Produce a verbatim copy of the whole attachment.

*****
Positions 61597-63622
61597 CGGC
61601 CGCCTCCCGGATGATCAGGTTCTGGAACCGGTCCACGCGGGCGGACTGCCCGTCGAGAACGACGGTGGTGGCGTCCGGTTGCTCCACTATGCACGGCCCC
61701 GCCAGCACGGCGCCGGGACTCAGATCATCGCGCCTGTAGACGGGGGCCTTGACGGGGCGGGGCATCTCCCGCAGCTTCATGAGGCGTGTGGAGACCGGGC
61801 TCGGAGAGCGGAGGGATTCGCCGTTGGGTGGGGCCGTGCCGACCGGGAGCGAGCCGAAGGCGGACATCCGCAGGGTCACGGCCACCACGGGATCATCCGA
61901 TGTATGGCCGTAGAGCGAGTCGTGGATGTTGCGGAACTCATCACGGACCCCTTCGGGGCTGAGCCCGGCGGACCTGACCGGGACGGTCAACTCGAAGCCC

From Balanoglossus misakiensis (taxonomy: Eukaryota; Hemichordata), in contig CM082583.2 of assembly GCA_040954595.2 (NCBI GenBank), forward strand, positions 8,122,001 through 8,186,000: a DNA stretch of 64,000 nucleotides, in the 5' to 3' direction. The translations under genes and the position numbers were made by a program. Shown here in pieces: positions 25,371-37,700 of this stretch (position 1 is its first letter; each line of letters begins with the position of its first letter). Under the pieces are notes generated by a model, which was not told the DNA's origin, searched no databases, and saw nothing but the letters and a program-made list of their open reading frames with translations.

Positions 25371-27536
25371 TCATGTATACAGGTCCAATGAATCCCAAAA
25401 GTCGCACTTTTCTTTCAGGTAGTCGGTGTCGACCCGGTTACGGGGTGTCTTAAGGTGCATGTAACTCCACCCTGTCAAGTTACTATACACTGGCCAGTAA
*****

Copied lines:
Positions 61597-63622
61597 CGGC
61601 CGCCTCCCGGATGATCAGGTTCTGGAACCGGTCCACGCGGGCGGACTGCCCGTCGAGAACGACGGTGGTGGCGTCCGGTTGCTCCACTATGCACGGCCCC
61701 GCCAGCACGGCGCCGGGACTCAGATCATCGCGCCTGTAGACGGGGGCCTTGACGGGGCGGGGCATCTCCCGCAGCTTCATGAGGCGTGTGGAGACCGGGC
61801 TCGGAGAGCGGAGGGATTCGCCGTTGGGTGGGGCCGTGCCGACCGGGAGCGAGCCGAAGGCGGACATCCGCAGGGTCACGGCCACCACGGGATCATCCGA
61901 TGTATGGCCGTAGAGCGAGTCGTGGATGTTGCGGAACTCATCACGGACCCCTTCGGGGCTGAGCCCGGCGGACCTGACCGGGACGGTCAACTCGAAGCCC

From Balanoglossus misakiensis (taxonomy: Eukaryota; Hemichordata), in contig CM082583.2 of assembly GCA_040954595.2 (NCBI GenBank), forward strand, positions 8,122,001 through 8,186,000: a DNA stretch of 64,000 nucleotides, in the 5' to 3' direction. The translations under genes and the position numbers were made by a program. Shown here in pieces: positions 25,371-37,700 of this stretch (position 1 is its first letter; each line of letters begins with the position of its first letter). Under the pieces are notes generated by a model, which was not told the DNA's origin, searched no databases, and saw nothing but the letters and a program-made list of their open reading frames with translations.

Positions 25371-27536
25371 TCATGTATACAGGTCCAATGAATCCCAAAA
25401 GTCGCACTTTTCTTTCAGGTAGTCGGTGTCGACCCGGTTACGGGGTGTCTTAAGGTGCATGTAACTCCACCCTGTCAAGTTACTATACACTGGCCAGTAA